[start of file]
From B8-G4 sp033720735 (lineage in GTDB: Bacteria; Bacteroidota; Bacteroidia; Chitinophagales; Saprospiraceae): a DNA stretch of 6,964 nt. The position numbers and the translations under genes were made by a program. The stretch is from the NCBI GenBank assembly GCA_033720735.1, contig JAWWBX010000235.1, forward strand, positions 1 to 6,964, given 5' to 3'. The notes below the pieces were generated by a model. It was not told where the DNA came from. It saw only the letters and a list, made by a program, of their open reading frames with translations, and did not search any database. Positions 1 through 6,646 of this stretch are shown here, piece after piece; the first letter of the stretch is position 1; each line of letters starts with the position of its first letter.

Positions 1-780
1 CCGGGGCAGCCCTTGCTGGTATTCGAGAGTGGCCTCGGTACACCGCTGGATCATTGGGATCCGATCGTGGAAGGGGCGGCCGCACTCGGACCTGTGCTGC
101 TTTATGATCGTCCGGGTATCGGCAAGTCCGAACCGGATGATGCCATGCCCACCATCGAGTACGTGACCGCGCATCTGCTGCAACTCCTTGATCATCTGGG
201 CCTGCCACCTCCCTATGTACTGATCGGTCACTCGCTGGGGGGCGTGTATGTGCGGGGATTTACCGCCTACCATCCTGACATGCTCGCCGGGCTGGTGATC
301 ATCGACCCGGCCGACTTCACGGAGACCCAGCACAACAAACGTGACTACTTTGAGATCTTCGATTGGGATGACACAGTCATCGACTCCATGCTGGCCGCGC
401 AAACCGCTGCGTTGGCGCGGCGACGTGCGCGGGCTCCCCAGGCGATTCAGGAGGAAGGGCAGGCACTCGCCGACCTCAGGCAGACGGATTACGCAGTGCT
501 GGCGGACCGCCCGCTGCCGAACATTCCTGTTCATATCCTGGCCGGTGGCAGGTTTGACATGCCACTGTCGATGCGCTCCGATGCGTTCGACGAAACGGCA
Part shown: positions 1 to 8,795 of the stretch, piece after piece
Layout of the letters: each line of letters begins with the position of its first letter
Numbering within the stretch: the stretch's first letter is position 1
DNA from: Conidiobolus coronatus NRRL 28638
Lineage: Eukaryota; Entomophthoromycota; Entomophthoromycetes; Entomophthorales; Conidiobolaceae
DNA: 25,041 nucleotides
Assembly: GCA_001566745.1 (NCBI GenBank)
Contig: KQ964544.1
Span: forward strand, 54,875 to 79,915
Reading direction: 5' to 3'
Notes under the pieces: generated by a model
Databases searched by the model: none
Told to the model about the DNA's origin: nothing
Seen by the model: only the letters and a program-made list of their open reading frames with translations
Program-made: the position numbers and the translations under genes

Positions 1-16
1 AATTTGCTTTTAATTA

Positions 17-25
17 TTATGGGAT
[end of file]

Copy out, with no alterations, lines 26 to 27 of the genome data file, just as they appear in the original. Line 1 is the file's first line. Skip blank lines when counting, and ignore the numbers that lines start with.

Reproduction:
Positions 17-25
17 TTATGGGAT